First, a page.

I’m Glad Pope Benedict Is Resigning

I’m always creeping people out talking about how cute he is, but come on! How can you not love that face??

I loved JPII. He was the pope of my conversion, the pope whose eyes shouted love for me. There were moments in my youth when I believed the lies the world tells about the Church’s misogynistic and antiquated ways, times when I felt that perhaps it was just some patriarchal bureaucracy. But I knew that my Papa loved me–not loved everybody, but loved me. When I couldn’t believe that God loved me, this Pope who responded to cries of “We love you!” with “Perhaps I love you more”–he showed me the love of Christ in a powerful way.

When he died, I sobbed. And then I rejoiced. I had loved him for so long but I knew that, as much as he loved me, he would never know my name. I studied in Rome for a semester to be near him, but 5 seats in from the aisle was the closest I was going to get. In death, he knew me. In death, he listened to me. In death, he sat beside me at the Holy Sacrifice of the Mass.

I was fully prepared to love his successor, but I knew that I would never adore him the way I adored John Paul.

And I was right. I don’t love Pope Benedict that way–but I love him just as much. See, JPII is my number 2 crush of all time. No joke, I see pictures of him at 60 and I think he’s the handsomest man I’ve ever seen. I don’t even notice that he’s old. I don’t feel that way about Papa Benny; I don’t swoon over his pictures or get butterflies in my stomach when I think about him. He’s not exciting–not the rock star John Paul was–but he feels like home. When I look at his picture or read his words, I know that I am held in the Father’s embrace. I suppose I loved JPII like I love Christ. But I love Pope Benedict like I love the Father.

So this morning’s news stunned me. Not only are we losing him, in essence, but he’s choosing to go. And yet I feel no sense of betrayal, not even confusion. There may not be a holier man in the world today; if he feels the Lord has asked him to abdicate, I trust him.

Nor does any man more deserve to retire to a life of prayer. For 85 years, Pope Benedict has poured out his life for the Church. In recent years, he has prayed and written and spoken and traveled and suffered ridicule and abuse and yet still he loves us. A dear student of mine was blessed to meet him once; she told me that she has never in her life felt more loved than when he looked in her eyes.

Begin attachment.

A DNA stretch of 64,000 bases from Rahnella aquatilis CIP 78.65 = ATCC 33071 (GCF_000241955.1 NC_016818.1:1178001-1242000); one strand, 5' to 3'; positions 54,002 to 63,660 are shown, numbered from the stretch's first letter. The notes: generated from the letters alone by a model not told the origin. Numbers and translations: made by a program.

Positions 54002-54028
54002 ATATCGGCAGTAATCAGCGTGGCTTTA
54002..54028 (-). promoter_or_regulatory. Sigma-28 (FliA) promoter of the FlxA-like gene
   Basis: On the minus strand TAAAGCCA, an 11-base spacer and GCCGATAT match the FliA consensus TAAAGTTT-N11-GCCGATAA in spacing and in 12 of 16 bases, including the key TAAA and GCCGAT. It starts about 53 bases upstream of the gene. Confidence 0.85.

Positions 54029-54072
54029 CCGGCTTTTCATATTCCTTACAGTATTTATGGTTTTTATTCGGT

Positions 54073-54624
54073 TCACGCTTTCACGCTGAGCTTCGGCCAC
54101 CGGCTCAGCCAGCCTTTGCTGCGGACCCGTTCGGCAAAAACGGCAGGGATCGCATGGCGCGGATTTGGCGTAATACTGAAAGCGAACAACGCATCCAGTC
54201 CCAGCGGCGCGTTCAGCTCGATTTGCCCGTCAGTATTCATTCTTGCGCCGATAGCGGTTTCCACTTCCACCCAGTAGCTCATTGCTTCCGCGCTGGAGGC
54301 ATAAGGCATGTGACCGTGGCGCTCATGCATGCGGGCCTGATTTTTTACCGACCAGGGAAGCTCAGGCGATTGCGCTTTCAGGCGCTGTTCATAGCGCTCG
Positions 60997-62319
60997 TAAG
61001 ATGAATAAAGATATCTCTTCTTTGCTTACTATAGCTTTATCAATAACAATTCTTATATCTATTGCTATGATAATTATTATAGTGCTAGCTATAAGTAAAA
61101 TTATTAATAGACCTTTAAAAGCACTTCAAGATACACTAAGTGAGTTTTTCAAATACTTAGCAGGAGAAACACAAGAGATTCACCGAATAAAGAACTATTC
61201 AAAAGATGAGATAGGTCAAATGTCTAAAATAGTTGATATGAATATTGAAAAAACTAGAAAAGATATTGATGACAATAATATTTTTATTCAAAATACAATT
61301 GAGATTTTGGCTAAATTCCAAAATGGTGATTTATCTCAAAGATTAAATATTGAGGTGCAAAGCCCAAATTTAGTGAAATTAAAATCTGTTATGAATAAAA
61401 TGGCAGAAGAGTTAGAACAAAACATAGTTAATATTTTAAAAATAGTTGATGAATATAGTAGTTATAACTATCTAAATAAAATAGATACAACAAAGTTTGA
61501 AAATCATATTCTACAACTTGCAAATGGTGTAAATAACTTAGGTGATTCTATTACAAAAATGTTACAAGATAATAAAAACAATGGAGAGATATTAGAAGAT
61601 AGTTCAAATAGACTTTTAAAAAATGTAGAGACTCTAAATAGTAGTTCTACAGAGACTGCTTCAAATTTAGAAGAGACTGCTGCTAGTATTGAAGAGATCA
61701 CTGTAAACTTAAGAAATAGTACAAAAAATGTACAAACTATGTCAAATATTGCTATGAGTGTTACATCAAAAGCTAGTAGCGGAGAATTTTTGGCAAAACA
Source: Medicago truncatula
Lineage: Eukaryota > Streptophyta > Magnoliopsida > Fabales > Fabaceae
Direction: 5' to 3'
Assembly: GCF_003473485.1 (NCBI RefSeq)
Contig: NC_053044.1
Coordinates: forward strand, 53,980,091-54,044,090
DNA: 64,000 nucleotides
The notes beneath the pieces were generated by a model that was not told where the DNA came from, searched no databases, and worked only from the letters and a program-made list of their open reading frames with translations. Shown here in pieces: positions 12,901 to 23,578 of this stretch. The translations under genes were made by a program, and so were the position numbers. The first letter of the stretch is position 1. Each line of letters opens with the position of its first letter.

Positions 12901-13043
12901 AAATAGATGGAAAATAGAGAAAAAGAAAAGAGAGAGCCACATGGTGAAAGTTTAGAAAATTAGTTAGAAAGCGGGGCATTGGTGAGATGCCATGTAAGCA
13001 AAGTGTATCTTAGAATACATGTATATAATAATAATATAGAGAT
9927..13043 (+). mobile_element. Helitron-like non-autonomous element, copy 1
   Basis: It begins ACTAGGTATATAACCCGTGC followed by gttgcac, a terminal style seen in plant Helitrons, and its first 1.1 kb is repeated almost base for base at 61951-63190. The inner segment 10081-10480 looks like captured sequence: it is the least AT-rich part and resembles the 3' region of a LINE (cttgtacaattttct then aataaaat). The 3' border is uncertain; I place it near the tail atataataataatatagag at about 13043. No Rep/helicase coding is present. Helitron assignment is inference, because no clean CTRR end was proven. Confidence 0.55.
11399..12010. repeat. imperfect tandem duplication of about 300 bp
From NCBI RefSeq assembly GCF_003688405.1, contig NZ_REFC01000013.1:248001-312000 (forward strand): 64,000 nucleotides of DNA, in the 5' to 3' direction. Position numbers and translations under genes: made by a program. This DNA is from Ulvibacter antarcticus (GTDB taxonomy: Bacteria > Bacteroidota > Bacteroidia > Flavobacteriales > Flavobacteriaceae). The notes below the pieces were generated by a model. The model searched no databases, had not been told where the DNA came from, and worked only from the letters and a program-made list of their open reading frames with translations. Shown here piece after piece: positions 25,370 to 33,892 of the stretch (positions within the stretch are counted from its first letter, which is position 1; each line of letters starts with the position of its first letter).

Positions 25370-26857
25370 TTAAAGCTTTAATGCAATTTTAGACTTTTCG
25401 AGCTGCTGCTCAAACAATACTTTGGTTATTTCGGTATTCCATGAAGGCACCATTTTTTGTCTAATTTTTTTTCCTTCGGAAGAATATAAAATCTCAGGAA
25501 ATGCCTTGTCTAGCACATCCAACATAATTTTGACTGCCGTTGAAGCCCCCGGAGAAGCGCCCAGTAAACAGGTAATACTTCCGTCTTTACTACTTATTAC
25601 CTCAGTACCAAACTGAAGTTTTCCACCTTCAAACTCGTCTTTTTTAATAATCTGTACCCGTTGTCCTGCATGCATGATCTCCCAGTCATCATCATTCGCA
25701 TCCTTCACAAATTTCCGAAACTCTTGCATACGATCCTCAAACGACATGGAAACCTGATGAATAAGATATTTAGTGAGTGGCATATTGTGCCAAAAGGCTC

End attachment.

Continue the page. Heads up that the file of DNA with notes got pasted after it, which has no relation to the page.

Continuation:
Even in stepping down, he is serving us.

And now he feels that he is no longer capable of giving the Church what she needs. I have a hard time believing that any man alive would be better at this work than he, but I trust him. I’m stunned by his humility in acknowledging his limitations, most particularly by his entreaty: “I ask pardon for all my defects.” That such a man would forgo weeks of interviews and accolades from his adoring faithful and instead speak quietly to the Cardinals, proclaiming his weakness and begging their forgiveness–this is the reason the world stands shocked. Not because he resigned, but because even his resignation is not about him. Sr. Mary Theresa of the Dominican Sisters of Mary, Mother of the Eucharist put it beautifully: “Pope John Paul II remained in office so that he might show us how to suffer and how to die. Pope Benedict XVI is leaving the Papal Office so that he might show us how to live in humble honesty.”

The Holy Father’s resignation is a great loss to our Church. But it is also a great gift–a gift of humility, of prayer, of discernment. In stepping down, our beloved Pope continues to teach us to live in the Father’s will. I’m glad he’s teaching that lesson. I’m glad he’s living such humility. But most of all, I’m glad he will have some years of peace at the end of his life. The gates of hell will never overcome the Church of Christ; may God bless us with another saint as Vicar.


Aggie Catholics has a great piece on why this is a good thing. Fr. James Martin tells us what this teaches us about discernment. Tim O’Malley explains how this lesson in seflessness should change us all. Jimmy Akin‘s first thoughts help clarify the situation. And my dear friend Christina Grace is just mourning the loss.